You are here
Trinidad’s first oilwell
A few weeks ago, the country lost one of its greatest heritage assets, the forlorn little stump of drill-pipe, which marked the genesis of this country’s energy sector. In 1860, English geologists, Messrs Wall and Sawkins, did an extensive geological survey of the island, which revealed significant deposits of mineral coal, limestone and other geological oddities.
When analysing the Pitch Lake at La Brea, they drew an immediate connection between the occurrence of asphalt and the existence of crude oil. The possible existence of petroleum in the area attracted the attention of Capt Walter P Darwent, who at the time was resident in Port-of-Spain with his family.
Darwent, a veteran of the Apache Wars in the USA, was convinced that the area around the Pitch Lake held commercially-viable quantities of black gold. He travelled to New York in 1864 and, through much perseverance, attracted venture capital to incorporate the Paria Petroleum Company in 1865. After much trauma, the company was formed and equipment acquired.
This was done for an additional $6,300 in local shares, purchased by some of the most powerful businessmen in the island. The firm had no board of directors, being managed by the shareholders themselves and the president, Capt Darwent. He was sure of the viability of the enterprise, and was not daunted by the detractors who scoffed at the venture.
Darwent was so certain that the project would yield great returns that he purchased thousands of wooden casks to hold the oil. These were stacked in an empty lot near San Fernando Hill. The energetic man moved his equipment by steamer to La Brea. Prospecting around the area, he discovered seepages of oil on Aripero Estate, a defunct sugar plantation.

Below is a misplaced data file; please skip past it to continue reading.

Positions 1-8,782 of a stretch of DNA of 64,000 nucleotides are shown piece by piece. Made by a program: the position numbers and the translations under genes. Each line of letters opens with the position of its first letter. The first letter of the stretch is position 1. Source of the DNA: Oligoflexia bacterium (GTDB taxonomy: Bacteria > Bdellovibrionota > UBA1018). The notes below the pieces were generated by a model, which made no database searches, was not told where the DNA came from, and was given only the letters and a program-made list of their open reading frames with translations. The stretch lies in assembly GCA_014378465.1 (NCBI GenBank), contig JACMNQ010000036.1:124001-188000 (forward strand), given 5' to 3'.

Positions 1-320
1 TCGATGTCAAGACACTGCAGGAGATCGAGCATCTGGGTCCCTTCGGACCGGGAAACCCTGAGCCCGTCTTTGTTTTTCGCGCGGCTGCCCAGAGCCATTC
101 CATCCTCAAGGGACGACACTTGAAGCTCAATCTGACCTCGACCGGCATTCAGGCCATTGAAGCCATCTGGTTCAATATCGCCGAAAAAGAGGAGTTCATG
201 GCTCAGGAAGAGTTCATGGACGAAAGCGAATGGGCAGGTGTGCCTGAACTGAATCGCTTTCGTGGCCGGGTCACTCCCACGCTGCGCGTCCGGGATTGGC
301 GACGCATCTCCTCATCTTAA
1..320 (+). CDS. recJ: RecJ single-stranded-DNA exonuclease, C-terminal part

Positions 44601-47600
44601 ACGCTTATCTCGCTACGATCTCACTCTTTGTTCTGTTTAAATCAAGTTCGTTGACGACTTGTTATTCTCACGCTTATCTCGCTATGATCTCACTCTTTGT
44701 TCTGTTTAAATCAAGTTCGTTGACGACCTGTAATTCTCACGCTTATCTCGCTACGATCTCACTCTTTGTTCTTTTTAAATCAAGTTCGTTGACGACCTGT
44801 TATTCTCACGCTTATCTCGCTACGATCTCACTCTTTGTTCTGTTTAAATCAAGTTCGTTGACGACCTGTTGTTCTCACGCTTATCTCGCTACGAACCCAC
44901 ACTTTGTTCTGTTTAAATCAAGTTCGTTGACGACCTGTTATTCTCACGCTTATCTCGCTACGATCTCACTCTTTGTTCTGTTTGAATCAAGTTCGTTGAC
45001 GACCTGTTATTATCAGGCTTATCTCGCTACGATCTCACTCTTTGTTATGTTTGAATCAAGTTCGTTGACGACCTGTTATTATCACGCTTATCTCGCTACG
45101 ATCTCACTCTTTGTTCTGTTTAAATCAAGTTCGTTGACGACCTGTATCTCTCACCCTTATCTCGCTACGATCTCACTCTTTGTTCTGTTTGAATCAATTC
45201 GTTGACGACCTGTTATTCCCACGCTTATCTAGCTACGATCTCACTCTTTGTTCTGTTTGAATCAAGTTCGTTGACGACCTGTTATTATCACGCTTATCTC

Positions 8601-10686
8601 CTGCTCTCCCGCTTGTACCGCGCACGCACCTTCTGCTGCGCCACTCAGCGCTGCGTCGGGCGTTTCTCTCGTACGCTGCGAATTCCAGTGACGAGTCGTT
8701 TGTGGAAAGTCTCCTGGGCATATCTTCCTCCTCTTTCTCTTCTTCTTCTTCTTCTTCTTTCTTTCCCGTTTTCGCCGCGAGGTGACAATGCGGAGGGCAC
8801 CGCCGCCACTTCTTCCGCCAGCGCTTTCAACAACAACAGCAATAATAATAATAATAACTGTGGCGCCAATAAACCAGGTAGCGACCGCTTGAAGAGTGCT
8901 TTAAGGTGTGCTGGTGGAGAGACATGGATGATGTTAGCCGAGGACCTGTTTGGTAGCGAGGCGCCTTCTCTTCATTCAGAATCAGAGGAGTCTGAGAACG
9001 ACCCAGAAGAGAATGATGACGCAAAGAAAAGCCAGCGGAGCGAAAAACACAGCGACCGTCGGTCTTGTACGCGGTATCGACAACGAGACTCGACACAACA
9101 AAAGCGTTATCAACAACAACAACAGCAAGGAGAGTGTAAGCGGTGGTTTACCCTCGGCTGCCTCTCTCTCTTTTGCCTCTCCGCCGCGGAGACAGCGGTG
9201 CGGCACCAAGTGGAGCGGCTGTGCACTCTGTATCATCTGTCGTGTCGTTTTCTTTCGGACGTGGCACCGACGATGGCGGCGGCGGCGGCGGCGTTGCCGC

Darwent erected a steam engine and a crude wooden rig. He struck a rich oil sand at only 200 feet, but the pressure of gas was so low he could not get the oil to the surface. He tried using dippers attached to a cable but this was abortive, since the clayey soil often collapsed, filling the bore.
The failure to produce oil in marketable amounts caused the Paria Petroleum Company to collapse. Darwent himself was disheartened. He contracted yellow fever and died at La Brea in 1868, just one year after striking oil. According to his great-granddaughter Jennifer Franco, Darwent’s widow put her husband’s corpse in a rowboat and she and a boatman sculled all night towards San Fernando where was given a decent burial.
The derrick and equipment were abandoned and returned to the bush. A small and valiant team of community conservationists fought for decades to have the site preserved, even marking it with a signboard at their own expense. Pleas to the Tourism Development Company, Petrotrin and the National Heritage Trust to save this historic site fell on deaf ears.
In 2012, the wellhead of Walter Darwent’s 1867 find, our first oilwell, was bulldozed to make way for construction development.
User comments posted on this website are the sole views and opinions of the comment writer and are not representative of Guardian Media Limited or its staff.
Guardian Media Limited accepts no liability and will not be held accountable for user comments.
Guardian Media Limited reserves the right to remove, to edit or to censor any comments.
Any content which is considered unsuitable, unlawful or offensive, includes personal details, advertises or promotes products, services or websites or repeats previous comments will be removed.
User profiles registered through fake social media accounts may be deleted without notice.